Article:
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UMS Concert Program, October 19, 1983: International Presentations Of Music & Dance --

UMS Concert Program, October 19, 1983: International Presentations Of Music & Dance --  image UMS Concert Program, October 19, 1983: International Presentations Of Music & Dance --  image
Day
19
Month
October
Year
1983
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Rights Held By
University Musical Society
OCR Text

Season: 105th
Concert: Sixth
Rackham Auditorium, Ann Arbor, Michigan

THE UNIVERSITY MUSICAL SOCIETY OF THE UNIVERSITY OF MICHIGAN
James Tocco
Pianist
Wednesday Evening, October 19, 1983, at 8:30 Rackham Auditorium, Ann Arbor, Michigan
PROGRAM
Sonata No. 26 in E-flat major, Op. 81a ("Les Adieux") .......... Beethoven
Adagio, allegro Andantecsprcssivo Vivacissimamcnte
Fantasies, Op. 116 ............................................... Brahms
Capriccio in D minor Intermezzo in A minor Capriccio in G minor Intermezzo in E major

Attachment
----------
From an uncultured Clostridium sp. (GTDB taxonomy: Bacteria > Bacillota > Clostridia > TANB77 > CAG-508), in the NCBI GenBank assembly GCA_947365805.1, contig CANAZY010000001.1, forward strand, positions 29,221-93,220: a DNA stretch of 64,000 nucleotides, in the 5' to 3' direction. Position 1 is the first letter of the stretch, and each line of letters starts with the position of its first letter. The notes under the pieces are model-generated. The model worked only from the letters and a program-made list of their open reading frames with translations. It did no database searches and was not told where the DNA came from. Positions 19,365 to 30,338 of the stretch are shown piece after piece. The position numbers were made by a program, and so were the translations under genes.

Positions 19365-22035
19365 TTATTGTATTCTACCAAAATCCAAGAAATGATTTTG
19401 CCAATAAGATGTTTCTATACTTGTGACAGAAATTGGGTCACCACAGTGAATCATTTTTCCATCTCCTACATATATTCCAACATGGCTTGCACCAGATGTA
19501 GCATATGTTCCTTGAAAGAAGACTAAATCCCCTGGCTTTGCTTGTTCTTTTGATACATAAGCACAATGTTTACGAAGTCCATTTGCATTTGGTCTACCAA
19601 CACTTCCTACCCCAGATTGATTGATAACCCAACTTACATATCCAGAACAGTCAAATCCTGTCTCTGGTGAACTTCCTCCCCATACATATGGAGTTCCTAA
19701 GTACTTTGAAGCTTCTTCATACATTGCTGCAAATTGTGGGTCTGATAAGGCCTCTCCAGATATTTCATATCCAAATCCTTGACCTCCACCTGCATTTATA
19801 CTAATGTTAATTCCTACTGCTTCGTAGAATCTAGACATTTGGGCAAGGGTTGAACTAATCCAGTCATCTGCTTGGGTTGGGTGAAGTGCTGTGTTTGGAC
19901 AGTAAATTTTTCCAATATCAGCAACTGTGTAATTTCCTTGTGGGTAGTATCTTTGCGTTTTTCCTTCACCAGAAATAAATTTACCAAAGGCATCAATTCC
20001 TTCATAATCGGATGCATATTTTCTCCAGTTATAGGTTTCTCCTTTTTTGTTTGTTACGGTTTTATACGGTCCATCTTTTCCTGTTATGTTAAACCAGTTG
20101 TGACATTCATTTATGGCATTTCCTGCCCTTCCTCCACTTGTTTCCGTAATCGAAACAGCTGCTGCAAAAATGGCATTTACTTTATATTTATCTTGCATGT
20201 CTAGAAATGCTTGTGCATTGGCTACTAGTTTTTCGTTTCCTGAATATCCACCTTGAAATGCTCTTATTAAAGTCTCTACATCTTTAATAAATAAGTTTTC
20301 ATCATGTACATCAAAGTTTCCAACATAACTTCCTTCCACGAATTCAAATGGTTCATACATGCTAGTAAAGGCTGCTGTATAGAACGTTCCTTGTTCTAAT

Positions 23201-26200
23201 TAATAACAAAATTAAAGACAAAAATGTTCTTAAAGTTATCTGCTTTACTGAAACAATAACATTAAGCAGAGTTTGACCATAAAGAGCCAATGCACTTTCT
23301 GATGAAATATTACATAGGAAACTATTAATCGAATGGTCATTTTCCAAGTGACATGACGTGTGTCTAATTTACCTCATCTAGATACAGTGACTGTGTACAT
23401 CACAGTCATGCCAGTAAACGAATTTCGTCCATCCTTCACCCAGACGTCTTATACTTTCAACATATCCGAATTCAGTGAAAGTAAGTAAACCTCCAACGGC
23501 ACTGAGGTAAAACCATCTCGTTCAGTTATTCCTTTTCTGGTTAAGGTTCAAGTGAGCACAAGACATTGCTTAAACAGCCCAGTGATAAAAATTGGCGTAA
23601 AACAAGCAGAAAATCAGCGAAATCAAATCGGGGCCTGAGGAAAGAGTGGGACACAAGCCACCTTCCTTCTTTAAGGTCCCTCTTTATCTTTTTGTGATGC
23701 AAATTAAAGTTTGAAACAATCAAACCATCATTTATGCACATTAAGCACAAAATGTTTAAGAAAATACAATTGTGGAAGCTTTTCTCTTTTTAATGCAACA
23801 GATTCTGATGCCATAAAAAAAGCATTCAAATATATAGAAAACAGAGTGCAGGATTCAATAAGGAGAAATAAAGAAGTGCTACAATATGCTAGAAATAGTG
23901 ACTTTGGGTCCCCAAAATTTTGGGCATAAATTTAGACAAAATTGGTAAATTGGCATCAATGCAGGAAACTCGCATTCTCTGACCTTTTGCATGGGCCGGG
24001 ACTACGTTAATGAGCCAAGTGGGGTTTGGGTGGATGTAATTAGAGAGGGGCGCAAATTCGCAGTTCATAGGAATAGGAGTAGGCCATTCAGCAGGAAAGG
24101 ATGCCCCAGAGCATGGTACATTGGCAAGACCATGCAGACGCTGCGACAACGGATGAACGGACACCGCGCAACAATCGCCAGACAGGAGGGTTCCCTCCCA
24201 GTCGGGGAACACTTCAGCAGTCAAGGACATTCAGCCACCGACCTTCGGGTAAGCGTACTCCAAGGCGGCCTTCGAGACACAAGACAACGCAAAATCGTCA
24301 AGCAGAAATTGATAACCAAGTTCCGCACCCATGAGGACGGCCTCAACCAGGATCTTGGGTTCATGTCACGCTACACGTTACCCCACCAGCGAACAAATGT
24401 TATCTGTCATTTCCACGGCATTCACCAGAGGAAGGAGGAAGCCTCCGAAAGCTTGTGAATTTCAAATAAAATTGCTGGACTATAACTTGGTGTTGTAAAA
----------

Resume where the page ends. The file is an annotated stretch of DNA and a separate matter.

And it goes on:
Intermezzo in E minor Intermezzo in E major Capriccio in D minor
INTERMISSION
Berceuse in D-flat major, Op. 57 .................................. Chopin
Barcarolle in F-sharp major, Op. 60................................ Chopin
Touches (1981) ............................................... Behnstein
Chorale, 8 Variations & Coda
El Salon Mexico.................................................Copland
(transcribed by Leonard Bernstein)
Acacia, Gasparo, and Pro Arte Records.
The Musical Society acknowledges Liberty Music Shop's generosity and commitment to Ann Arbor's cultural life in underwriting the printing costs of this concert program.
Sixth Concert of the 105th Season
Eighth Annual Debut & Encore Series
About the Artist